It was not that bad, because in 98 they had some problems emerging: the universe was too young, and inflation predicted Omega = 1. They couldn't imagine where the 70% missing matter should be as the numbers more and more firmly said that it's probably 30% and not very much more.It *was* surprising, even shocking. The reason this was surprising was that if you assuming that lambda is zero and the critical density is one, then you could argue that there was some basic symmetry in the universe. Guess not.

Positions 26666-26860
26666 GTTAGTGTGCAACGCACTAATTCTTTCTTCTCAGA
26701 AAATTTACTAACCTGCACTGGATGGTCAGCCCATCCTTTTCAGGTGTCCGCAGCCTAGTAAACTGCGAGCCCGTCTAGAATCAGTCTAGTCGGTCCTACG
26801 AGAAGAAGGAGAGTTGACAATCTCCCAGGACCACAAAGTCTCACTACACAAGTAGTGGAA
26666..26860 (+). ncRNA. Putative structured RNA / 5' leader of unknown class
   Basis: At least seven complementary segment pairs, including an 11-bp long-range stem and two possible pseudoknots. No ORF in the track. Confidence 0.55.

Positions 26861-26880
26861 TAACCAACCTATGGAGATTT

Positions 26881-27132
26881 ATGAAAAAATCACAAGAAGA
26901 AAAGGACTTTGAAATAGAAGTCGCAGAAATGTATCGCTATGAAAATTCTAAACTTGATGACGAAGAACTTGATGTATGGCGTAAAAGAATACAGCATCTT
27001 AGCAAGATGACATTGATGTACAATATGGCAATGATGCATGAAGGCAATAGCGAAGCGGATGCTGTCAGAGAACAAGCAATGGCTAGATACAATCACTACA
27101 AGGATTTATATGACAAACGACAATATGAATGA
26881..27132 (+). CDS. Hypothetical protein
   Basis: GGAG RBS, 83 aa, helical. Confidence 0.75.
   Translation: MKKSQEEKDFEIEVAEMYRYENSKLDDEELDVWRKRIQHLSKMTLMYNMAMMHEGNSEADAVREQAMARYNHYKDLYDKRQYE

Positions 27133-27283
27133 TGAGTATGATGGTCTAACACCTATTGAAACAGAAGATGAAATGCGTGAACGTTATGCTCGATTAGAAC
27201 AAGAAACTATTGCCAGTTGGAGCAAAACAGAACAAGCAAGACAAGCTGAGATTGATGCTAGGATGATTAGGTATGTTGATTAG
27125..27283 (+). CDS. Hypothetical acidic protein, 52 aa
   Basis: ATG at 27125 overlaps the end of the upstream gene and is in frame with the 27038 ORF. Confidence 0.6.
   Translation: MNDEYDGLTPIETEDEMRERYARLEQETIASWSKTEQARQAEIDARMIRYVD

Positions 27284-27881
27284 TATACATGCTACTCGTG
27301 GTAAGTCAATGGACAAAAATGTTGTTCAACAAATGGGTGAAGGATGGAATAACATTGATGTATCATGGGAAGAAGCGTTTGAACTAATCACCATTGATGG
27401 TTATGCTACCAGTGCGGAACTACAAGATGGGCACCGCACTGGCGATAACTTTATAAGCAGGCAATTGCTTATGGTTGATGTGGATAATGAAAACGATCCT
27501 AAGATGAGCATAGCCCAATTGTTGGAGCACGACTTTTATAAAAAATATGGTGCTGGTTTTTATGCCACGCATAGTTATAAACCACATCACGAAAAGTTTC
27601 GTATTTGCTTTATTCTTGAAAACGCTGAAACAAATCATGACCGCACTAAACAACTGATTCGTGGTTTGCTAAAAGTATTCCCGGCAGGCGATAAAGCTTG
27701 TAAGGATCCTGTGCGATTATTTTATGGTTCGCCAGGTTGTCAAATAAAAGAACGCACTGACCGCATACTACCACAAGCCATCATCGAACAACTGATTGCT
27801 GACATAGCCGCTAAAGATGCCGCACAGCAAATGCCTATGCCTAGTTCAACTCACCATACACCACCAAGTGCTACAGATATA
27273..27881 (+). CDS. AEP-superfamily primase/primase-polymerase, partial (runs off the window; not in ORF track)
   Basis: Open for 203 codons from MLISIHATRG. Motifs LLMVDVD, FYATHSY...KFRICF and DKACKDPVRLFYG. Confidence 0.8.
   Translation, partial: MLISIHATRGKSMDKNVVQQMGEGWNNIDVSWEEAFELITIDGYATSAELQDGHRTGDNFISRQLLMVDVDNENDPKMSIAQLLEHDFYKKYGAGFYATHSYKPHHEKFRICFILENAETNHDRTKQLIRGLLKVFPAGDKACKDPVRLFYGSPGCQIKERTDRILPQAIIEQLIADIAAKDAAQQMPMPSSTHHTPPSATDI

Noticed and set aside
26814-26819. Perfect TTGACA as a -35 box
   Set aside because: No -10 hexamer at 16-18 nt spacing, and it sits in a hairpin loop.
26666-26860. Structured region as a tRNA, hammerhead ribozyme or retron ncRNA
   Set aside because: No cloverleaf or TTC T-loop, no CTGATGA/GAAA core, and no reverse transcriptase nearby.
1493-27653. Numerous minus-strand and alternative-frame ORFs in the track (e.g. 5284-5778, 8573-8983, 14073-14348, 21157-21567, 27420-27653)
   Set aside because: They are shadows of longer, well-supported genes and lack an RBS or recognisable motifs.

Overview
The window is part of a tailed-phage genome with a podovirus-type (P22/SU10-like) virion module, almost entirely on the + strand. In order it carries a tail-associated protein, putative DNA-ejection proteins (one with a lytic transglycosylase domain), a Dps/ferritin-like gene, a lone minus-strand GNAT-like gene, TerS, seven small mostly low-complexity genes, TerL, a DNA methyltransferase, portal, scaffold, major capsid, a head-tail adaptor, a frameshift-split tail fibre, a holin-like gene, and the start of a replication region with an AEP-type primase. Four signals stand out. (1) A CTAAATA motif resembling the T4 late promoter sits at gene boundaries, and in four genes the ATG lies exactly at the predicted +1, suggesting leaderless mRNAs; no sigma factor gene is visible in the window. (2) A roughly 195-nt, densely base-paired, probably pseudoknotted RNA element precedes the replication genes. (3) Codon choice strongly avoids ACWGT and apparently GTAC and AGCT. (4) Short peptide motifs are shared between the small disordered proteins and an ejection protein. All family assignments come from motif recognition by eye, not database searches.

With Lambda, you can have both: the universe suddenly is about the right age, and at critical density. The data already started to point at Lambda even before the SN measurements confirmed it. For example read the first paragraph of this http://iopscience.iop.org/0004-637X/501/2/461/pdf/0004-637X_501_2_461.pdf".
So it was surprising, but this observation did not raise additional prolems (except that such a low vacuum energy is a rather nutty idea), instead it made life considerably easier.
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